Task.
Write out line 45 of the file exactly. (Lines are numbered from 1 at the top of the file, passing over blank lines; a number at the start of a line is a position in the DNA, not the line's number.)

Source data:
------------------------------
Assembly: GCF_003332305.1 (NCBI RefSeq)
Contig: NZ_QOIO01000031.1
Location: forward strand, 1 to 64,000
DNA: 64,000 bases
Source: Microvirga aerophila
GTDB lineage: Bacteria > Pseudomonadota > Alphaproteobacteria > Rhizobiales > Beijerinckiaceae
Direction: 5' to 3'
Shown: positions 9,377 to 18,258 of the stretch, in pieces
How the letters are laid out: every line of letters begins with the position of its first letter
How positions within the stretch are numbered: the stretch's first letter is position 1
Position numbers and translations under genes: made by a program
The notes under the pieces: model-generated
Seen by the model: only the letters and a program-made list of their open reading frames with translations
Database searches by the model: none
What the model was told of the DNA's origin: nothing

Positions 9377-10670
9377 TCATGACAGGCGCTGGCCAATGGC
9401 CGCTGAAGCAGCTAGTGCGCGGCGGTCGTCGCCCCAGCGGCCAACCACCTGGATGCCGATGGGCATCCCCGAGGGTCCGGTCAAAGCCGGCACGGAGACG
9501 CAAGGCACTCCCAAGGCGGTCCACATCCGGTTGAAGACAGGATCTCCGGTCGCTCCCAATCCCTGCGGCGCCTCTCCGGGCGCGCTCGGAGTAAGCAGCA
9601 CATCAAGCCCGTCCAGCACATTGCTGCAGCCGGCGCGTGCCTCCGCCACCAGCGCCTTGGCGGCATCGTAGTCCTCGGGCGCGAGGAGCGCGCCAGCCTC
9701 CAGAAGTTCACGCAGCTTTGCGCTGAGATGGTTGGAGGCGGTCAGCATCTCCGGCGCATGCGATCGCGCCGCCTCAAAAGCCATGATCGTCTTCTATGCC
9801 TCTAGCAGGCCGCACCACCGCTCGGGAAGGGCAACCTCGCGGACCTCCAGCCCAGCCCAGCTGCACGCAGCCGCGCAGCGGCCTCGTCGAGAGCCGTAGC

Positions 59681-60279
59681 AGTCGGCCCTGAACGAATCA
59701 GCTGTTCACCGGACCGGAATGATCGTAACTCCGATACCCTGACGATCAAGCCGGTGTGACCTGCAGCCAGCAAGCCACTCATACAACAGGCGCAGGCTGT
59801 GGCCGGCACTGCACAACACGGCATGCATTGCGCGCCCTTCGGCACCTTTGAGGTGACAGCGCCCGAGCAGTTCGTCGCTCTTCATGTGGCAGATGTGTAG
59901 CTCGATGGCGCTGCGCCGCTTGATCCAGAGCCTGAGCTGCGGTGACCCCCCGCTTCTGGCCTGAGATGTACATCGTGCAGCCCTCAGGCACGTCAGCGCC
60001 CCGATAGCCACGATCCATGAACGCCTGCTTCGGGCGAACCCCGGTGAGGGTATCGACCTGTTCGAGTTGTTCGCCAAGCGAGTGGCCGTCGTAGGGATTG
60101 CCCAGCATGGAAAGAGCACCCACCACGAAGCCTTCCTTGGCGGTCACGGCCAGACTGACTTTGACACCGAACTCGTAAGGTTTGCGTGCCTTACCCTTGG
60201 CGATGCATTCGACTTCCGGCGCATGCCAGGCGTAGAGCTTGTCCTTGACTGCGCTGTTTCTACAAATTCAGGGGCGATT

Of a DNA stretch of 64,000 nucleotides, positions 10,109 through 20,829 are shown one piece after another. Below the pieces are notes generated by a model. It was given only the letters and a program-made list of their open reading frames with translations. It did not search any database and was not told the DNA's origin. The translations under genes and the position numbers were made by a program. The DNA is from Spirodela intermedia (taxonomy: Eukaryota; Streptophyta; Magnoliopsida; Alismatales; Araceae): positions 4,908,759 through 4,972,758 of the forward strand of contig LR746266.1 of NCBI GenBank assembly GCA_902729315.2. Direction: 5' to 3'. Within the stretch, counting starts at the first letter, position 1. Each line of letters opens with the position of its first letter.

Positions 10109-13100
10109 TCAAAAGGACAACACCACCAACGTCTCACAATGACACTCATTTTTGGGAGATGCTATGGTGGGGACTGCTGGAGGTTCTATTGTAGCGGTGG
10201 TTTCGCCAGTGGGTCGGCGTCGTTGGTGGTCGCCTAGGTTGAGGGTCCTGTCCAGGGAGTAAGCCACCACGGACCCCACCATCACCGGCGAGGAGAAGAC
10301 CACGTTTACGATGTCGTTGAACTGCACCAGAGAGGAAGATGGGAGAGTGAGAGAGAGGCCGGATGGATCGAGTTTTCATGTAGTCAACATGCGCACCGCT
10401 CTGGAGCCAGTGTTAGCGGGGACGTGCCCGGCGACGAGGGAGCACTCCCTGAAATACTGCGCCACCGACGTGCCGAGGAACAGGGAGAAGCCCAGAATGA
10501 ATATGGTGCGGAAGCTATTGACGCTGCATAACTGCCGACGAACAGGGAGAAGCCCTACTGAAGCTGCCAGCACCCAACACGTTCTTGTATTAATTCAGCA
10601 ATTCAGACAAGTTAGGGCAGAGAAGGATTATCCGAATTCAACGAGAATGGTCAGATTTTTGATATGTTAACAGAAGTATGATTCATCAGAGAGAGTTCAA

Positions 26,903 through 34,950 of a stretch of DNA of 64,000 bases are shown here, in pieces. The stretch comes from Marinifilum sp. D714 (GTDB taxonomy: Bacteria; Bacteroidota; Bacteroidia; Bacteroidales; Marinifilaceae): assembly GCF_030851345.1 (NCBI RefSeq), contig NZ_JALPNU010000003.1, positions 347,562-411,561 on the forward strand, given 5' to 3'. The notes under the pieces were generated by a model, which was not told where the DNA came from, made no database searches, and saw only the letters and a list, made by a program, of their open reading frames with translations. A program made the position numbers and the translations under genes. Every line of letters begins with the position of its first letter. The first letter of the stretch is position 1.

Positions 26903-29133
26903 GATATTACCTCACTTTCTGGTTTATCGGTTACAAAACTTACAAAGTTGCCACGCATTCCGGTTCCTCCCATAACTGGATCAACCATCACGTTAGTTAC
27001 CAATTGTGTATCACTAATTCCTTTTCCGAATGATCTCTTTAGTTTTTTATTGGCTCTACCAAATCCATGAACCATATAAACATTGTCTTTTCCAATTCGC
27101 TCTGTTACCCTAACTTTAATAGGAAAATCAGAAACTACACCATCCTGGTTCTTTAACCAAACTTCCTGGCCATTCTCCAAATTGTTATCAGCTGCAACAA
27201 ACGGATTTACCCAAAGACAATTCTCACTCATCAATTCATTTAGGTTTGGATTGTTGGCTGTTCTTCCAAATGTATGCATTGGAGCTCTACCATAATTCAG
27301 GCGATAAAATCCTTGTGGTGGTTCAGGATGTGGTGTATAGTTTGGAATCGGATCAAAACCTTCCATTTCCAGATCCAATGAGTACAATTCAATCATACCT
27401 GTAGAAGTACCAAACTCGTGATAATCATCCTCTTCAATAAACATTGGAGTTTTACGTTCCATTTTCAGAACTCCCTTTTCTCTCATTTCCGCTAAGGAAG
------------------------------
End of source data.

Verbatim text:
27301 GCGATAAAATCCTTGTGGTGGTTCAGGATGTGGTGTATAGTTTGGAATCGGATCAAAACCTTCCATTTCCAGATCCAATGAGTACAATTCAATCATACCT